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On calling Talk Sport

Patrick Crozier | Best of Transport Blog | British Rail Privatisation | Other

This morning, on nationwide talk radio station, Talk Sport's Mike Dickin show, the special guest was Christian Wolmar, the transport journalist. Wolmar is a man I have a great deal of respect for (see here, ) and he was on promoting his last book (on railways) and his soon-to-be-released book (on the Tube).

The problem I have with Christian Wolmar is that he attributes the railway's problems to privatisation. As I never (yet) tire of saying, the railway's problems have nothing to do with privatisation and everything to do with franchising and fragmentation. Oh, and various other bits of government interference. This a theme that was recently tackled by Paul Marks on Samizdata.

Despite my efforts to change his views Wolmar seems to remain unmoved and this morning was uttering phrases like "...since privatisation" and "private railway companies".

I felt moved to call.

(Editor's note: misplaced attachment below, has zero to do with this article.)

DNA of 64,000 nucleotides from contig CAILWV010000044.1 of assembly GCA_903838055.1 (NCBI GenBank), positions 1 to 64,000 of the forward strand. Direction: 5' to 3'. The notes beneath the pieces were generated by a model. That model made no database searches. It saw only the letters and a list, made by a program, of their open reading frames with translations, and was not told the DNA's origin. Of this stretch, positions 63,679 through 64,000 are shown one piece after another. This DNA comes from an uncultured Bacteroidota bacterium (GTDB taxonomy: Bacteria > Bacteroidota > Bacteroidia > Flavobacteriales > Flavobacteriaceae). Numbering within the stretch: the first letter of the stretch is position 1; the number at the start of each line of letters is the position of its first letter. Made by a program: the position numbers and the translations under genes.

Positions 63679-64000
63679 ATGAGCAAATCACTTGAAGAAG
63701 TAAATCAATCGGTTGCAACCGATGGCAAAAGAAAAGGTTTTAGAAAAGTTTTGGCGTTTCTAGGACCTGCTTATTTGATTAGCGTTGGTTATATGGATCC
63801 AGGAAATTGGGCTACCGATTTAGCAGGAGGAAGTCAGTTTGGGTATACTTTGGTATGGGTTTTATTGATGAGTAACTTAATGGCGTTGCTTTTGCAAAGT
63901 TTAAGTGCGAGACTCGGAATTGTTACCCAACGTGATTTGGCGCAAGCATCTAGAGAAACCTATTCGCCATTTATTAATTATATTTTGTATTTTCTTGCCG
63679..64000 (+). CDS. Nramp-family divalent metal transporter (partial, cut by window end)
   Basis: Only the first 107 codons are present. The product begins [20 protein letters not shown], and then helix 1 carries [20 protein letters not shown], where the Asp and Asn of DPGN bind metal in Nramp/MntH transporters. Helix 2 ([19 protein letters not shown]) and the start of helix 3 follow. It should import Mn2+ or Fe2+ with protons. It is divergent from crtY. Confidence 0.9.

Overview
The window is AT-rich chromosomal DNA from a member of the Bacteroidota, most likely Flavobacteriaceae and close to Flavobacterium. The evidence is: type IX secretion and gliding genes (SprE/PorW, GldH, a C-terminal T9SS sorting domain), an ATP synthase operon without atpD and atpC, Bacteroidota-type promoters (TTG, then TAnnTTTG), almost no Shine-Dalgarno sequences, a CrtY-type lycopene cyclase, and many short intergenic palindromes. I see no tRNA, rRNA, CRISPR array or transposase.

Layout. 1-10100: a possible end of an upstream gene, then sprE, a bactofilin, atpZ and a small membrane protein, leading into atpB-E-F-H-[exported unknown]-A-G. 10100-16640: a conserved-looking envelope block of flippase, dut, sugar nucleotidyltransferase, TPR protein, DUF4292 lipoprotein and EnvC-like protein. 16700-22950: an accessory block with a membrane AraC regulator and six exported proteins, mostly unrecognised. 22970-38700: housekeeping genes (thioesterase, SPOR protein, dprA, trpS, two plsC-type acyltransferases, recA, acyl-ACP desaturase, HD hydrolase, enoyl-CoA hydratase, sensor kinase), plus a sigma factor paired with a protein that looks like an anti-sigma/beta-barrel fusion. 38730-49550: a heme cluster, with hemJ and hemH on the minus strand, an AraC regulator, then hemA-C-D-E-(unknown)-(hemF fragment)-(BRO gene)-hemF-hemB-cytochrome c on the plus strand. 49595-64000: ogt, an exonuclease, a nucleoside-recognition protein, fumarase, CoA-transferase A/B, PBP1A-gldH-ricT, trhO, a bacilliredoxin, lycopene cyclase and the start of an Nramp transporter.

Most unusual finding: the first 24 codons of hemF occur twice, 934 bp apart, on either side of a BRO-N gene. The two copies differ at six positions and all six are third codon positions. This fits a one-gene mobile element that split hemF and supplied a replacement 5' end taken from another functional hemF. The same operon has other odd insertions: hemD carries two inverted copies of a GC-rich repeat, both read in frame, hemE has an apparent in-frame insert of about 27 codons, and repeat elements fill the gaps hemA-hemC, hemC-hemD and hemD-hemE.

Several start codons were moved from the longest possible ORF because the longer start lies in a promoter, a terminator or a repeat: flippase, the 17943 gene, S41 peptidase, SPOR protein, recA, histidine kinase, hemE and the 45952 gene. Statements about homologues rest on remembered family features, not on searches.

I have never called a talk show let alone appeared on one but for once decided to give it a go. I dialled 08704 202020. I was answered by a guy who seemed to be on jerk patrol. He asked me what my point was, I replied, he came back with another question and I replied again. I passed and got put into a queue at about 12.35pm. I switched off my radio (otherwise you get feedback) and waited. By the way, as you hold you do get to listen to the show - which is nice. After about 15 minutes I was beginning to despair. I told myself if I didn't get on next I would hang up. I didn't. The next caller was Roger Ford, doyen of railway journalists, so I listened to him. There was a break. "You're next". And sure enough, at about 12.55pm Mike Dickin came on and announced "Patrick from Twickenham". Yes it would have been nicer if it had been "Patrick Crozier from the Libertarian Alliance" or "Patrick from the UK Transport web log" but I wasn't quite sure I would get past jerk patrol with that lot and anyway it would have been a nightmare to explain.

Anyway this is (approximately) what I said:

"Christian Wolmar would like us to believe..."

[I do wish I hadn't said that. I wish I had just said "Christian Wolmar seems to believe...". I certainly didn't and don't want to cast aspersions on Wolmar's motives which I believe to be true enough. Anyway, I said it.]

"...that the railway's problems are due to privatisation. While I accept that problems exist and they happened after privatisation they have nothing to do with privatisation. The problem lies in what happened at the same time: fragmentation and franchising. Japan also has a private railway. It doesn't have fragmentation or franchising and it works very well."